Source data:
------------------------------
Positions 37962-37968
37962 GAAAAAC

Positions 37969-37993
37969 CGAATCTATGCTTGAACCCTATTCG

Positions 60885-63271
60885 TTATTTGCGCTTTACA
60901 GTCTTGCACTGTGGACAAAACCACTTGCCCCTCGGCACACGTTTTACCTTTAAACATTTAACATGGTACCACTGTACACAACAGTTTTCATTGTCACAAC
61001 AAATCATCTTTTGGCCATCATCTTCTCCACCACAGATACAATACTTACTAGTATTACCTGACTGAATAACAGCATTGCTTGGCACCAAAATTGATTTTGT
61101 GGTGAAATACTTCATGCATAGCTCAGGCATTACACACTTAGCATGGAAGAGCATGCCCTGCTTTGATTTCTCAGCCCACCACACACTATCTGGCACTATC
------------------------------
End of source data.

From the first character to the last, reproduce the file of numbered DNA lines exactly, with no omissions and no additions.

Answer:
Positions 37962-37968
37962 GAAAAAC

Positions 37969-37993
37969 CGAATCTATGCTTGAACCCTATTCG

Positions 60885-63271
60885 TTATTTGCGCTTTACA
60901 GTCTTGCACTGTGGACAAAACCACTTGCCCCTCGGCACACGTTTTACCTTTAAACATTTAACATGGTACCACTGTACACAACAGTTTTCATTGTCACAAC
61001 AAATCATCTTTTGGCCATCATCTTCTCCACCACAGATACAATACTTACTAGTATTACCTGACTGAATAACAGCATTGCTTGGCACCAAAATTGATTTTGT
61101 GGTGAAATACTTCATGCATAGCTCAGGCATTACACACTTAGCATGGAAGAGCATGCCCTGCTTTGATTTCTCAGCCCACCACACACTATCTGGCACTATC